The secret is out, Iceland has quickly become one of the top destinations for many seasoned as well as first-time travelers. Rated high for safety, its rough landscape entices many to explore its Mars-like scenery. Whether you decide to stick to the Ring Road or venture off the beaten path and onto the dirt roads of the Westfjords, you’re sure to find yourself slamming the brakes on more than one occasion to take photos (just make sure to find a safe spot to pull over.)
Here are 20 photos depicting what I found to be the best of Iceland on our two-week road trip that you can save for inspiration the next time you think of spending any of your future travel savings on a big, unnecessary purchase. From hairpin turns in the road, to abandoned ships, to an overwhelming amount of natural beauty in the span of an hour’s drive from the capital, there is certainly something for everyone.
1. Along The Ring Road
Though we did not have enough time to take on the entire Ring Road, we stuck to Rt 1 on our way down to southern Iceland and encountered some of the more iconic beauty of the island. I found it incredible how many of the homes/farms were nestled in close to the base of the mountains, the sheer height of them must be a dizzying view during morning coffee for whoever lives in them.
2. Making friends along the way
Cows, sheep, and horses are among the top three most-spotted animals in Iceland, (outside of puffins we apparently missed the season for them by a few weeks, so I can’t say much on that..) For the most part, they seem to roam freely, especially the sheep. It was always hilarious to see tiny specks of fluff on the side of a mountain, making you wonder how (or why) they got all the way up there.
3. Seljalandsfoss waterfall
The notorious waterfall one can easily walk behind, was absolutely stunning to stand in close proximity to. Just watching the sheets of water fall endlessly and feeling the amount of power it created by blowing rain back into your face, was a pretty humbling moment. As with any of the main attractions in Iceland, you’ll want to get to this one early in order to beat the rush of people.
4. Lava Fields
Nature can sometimes have a pretty interesting way of reclaiming the earth, and these lava fields are no exception. Iceland’s landscape has been largely shaped by volcanic as well as glacial activity, but that doesn’t stop moss from growing in the most unexpected of places. Driving along Route 1, the lush greenery stretches on in certain places for as far as you can see in southern Iceland.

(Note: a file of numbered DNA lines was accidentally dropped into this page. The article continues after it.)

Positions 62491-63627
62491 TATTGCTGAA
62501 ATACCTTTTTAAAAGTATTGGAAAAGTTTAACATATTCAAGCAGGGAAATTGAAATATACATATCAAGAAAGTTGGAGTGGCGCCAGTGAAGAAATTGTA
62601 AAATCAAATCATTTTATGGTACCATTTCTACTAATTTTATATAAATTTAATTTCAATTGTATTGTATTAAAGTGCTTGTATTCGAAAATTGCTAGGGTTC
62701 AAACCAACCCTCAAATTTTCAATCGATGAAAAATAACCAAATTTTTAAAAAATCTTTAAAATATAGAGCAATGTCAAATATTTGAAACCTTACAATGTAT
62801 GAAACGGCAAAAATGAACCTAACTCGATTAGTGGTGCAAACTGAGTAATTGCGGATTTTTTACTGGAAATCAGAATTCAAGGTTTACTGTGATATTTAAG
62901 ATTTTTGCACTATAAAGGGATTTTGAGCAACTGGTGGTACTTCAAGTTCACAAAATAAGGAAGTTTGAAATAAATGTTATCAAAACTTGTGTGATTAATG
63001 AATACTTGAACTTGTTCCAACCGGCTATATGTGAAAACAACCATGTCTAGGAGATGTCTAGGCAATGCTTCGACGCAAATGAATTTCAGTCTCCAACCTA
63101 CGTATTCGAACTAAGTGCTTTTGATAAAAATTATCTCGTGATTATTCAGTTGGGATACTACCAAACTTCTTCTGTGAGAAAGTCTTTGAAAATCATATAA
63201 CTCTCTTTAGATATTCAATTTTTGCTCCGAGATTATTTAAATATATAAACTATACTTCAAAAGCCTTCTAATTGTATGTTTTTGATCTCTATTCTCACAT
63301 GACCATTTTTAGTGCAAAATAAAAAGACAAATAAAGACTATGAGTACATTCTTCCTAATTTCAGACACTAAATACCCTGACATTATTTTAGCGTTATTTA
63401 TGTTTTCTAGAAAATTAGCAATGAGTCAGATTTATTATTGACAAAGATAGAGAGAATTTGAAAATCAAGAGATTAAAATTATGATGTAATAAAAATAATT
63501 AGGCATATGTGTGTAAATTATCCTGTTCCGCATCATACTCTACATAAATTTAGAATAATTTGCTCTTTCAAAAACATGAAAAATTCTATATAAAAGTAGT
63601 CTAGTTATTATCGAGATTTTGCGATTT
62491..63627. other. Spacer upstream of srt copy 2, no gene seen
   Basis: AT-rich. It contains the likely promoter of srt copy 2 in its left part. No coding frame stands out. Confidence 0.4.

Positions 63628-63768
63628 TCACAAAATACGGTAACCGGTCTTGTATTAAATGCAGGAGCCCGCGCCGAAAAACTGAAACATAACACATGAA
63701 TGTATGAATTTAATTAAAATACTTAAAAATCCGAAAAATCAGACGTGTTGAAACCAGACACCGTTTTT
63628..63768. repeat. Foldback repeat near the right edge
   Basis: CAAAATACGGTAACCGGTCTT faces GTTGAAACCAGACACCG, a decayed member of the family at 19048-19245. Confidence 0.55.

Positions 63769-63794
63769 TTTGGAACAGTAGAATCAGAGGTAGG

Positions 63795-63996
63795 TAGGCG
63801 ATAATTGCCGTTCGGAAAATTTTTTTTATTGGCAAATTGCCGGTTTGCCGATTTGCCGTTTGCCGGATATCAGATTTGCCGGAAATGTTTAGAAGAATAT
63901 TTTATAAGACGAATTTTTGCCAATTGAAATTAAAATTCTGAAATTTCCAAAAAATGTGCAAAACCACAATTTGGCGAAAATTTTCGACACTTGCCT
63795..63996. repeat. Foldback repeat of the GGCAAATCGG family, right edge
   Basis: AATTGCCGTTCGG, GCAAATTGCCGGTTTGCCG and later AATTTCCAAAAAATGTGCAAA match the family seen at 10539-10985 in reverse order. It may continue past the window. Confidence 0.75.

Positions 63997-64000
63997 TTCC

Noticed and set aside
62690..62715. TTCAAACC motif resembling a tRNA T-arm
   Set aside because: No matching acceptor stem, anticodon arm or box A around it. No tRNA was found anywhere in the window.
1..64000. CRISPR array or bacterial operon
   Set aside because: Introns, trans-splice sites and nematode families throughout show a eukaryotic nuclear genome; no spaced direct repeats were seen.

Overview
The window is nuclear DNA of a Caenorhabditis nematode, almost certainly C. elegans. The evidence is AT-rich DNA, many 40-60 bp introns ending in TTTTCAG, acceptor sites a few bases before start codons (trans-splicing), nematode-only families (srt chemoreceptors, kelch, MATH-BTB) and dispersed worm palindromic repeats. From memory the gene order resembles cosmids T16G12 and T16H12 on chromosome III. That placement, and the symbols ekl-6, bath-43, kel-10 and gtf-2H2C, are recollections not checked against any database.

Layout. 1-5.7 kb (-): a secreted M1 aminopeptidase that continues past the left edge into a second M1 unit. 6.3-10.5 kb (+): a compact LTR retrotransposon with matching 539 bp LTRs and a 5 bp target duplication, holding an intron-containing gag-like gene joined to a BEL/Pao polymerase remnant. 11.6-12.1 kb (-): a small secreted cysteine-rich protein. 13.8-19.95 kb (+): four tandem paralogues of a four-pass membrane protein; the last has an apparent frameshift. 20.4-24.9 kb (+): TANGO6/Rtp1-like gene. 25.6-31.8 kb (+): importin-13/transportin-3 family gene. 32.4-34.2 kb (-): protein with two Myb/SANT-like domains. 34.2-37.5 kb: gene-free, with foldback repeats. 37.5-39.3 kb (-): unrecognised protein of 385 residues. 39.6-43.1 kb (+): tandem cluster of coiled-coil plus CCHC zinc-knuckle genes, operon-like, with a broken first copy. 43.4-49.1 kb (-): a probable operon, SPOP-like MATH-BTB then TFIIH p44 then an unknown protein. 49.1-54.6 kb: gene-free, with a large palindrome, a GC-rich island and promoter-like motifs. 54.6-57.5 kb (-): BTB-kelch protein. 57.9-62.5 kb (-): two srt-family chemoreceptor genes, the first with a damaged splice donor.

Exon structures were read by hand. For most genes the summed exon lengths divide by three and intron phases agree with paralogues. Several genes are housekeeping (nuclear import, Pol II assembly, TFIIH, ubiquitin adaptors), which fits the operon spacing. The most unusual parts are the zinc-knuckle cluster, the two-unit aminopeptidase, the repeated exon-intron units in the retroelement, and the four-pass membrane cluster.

I had a hard time (at the time of writing this) finding any set rules for exploring the lava fields, but do keep in mind certain types of moss can take hundreds of years to form. And heavy hiking boots leave massive scars in the landscape. Tread lightly (if at all.)
5. Fjadrargljufur Canyon
As the sun was fading in the sky, we arrived at Fjadrargljufur Canyon in time to see some pretty aggressive erosion of the land from glaciers created over thousands of years. A lot of the more narrow formations (including this one with the winding pathway,) were closed to foot traffic as a lot of these slivers of rock are becoming more popular with brave travelers to walk out on. It still didn’t stop us from admiring from afar.
6. Room with a view
Many of hostels we chose to stay at in Iceland had quite the view right from the lobby. Vik hostel in southern Iceland was no exception. Reasonably priced and staffed with knowledgable Icelanders.
7. Vik Beach
I found the town of Vik to be pretty unimpressive, but the black sand beach definitely made my list for the best of Iceland. Definitely a spot to visit early in the morning; we found a handful of people already here with their tripods around 8 am.
8. Basalt colums
Check these bad boys out; the hexagonal columns on Vik beach formed from cooling lava and create a stair-like formations that are a hot-spot for quintessential Icelandic photoshoots. Smaller versions as well as caves sporting the same bizarre columns can be found all down the beach.